We publish a newsletter twice a year to discuss Mayacamas happenings and announce new wine releases. Below is the September, 2008 edition. To view our other newsletters, click here.
Vol. II No. 83September, 2008
Harvest has begun, and much of the Sauvignon Blanc already has been crushed, pressed, cold settled overnight, racked into the fermenter, and inoculated with yeast. As it bubbles toward dryness, this morning we’re working through the old terraces of Chardonnay. Your humble servant just picked the top four rows with the crew, drove the morning’s first trailer of grapes down to the winery, dusted himself off a little, and squared up to the dirt-encrusted Macbook to rip out this newsletter. We plan on having all hands properly washed before stuffing envelopes so you won’t have to see the soil yourselves.
The big picture is this: apart from a few brief heat spikes, this summer has been relatively moderate on Mount Veeder, with temperatures rarely veering north of 90 degrees Fahrenheit. That bodes well for flavor development, as well as for the acidic balance we like, and, looking ahead a few weeks to the harvest of the reds, for the expression of mountain phenolics that allows for solid aging potential. The grapes taste like they should at this point. The frost in May didn’t hit too hard this high up the slope, so the yield is decent; and thus, overall, so far, so good. But, following our habit, we’ll wait a while for a reliable verdict on ‘08.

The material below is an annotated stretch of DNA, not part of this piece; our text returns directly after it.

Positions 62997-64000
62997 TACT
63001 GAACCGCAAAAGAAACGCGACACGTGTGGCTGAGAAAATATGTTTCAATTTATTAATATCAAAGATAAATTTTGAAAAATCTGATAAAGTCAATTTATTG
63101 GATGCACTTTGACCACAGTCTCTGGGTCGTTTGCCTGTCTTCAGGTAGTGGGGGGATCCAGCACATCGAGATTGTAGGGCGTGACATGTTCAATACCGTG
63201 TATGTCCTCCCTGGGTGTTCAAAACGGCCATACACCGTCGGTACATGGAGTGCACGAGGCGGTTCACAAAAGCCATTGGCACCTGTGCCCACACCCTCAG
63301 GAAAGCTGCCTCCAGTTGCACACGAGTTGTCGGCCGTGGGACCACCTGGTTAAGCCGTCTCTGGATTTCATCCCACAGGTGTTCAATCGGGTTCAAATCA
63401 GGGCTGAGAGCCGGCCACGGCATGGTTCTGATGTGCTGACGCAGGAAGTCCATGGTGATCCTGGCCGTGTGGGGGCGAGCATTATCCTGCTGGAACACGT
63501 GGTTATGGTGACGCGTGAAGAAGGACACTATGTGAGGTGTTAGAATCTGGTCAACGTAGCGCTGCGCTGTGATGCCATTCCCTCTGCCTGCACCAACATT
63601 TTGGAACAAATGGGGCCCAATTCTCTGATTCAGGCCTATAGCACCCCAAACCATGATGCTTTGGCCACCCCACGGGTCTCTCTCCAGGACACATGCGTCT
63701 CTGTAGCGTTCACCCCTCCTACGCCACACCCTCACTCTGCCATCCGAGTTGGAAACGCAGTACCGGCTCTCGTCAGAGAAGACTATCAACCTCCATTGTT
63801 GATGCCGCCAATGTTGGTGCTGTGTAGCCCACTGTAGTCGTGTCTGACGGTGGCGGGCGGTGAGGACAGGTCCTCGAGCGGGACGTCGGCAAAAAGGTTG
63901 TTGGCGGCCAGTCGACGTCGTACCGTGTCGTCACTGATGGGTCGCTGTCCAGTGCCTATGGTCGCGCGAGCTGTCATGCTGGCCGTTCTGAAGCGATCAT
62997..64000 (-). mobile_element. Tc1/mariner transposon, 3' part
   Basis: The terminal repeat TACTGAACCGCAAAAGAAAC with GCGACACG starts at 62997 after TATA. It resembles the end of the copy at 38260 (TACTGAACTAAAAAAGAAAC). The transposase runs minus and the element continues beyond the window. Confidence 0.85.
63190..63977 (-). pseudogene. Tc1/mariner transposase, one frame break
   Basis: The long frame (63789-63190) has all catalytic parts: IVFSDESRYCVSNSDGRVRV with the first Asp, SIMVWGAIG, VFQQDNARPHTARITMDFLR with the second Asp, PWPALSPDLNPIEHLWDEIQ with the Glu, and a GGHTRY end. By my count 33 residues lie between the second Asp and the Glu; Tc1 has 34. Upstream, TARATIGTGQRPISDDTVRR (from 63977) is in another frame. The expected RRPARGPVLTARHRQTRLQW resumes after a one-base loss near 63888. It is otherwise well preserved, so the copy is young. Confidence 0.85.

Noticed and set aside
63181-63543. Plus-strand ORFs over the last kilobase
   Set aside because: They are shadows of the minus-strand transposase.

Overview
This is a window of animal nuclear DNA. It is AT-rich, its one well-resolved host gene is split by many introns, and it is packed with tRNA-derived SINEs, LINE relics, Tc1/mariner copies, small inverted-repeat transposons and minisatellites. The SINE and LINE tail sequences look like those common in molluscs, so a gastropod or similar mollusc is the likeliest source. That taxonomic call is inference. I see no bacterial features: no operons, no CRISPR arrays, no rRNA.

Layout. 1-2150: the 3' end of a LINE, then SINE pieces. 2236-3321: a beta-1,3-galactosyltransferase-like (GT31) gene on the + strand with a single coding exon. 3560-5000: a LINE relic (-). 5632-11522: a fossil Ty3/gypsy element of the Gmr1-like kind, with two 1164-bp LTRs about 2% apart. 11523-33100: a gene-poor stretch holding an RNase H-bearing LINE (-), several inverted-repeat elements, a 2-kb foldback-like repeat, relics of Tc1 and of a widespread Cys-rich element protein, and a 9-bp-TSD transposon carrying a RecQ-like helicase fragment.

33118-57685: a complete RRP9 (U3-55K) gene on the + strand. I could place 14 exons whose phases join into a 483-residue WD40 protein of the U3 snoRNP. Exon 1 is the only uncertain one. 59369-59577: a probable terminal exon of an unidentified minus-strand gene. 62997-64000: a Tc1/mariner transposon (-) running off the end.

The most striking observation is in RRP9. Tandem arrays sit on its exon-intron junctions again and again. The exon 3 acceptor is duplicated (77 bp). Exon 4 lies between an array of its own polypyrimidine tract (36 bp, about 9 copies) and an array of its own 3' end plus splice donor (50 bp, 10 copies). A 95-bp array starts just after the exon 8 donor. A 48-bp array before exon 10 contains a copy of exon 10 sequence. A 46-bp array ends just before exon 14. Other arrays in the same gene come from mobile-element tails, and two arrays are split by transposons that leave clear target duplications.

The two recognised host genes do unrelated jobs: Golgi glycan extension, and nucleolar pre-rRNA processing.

We hereby announce the Fall release of finished wines from the dirt farmers at Mayacamas.
The 2006 Sauvignon Blanc is now for sale. Its fresh lime, lemon, and grapefruit notes, along with sharp acidity, make it the perfect foil for shellfish and scallops in hot weather, and a great complement to Mexican food.
The 2006 Chardonnay also is released. On the nose, it serves up cantaloupe, white figs, fresh limes, and pine needles. In the mouth, it evokes white peaches, squeezed lemons, and an almost-silent note of French oak in the background. Its acidity is typically crisp. The finish is long. It goes wonderfully with fish and poultry, and will unfold fully over the course of the next five to eight years.
We are inaugurating the Library program for our Merlot. We began bottling the Merlot as a separate varietal in 1992, and having observed it, and subsequent vintages, since then, we now feel confident that it is a wine with sufficient stuff to begin releasing it with added bottle age. The now-available Library 1998 provides a nose of red cherry and mint. In the mouth, it is black cherry-like and laced with licorice and mint, with a structure that has not begun to disintegrate in the least. We love this wine with lamb dishes. Our 2000 Chardonnay is the Library release and is in its prime. The bouquet is full of ripe peaches and cream, orange marmalade, and an edge of butterscotch. On the palate, it tastes like ripe pineapple, oranges, and a reminder of oak. It is middle-weight and still very alive, with bright acidity.
The Library Cabernet Sauvignon remains the 1995 vintage. Its classic style reminds us of red currant, black plum, cedar, and black tea on the nose, and black stone fruits, blackberry, and dust in the mouth, with a sense of pungent earthiness. This is for people who like old-school, cellar-aged Cab with all the fixings. We’ve got work to do around here, and I’ve got to get back into the vineyard. There isn’t much time to get this newsletter to the presses, but we’re in this for the drinking, anyway, not for excessive words. As Julius Caesar said to Cleopatra upon entering her bedchamber (well, it’s difficult to verify this): “I didn’t come here to talk”.
Best Wishes, Chris Travers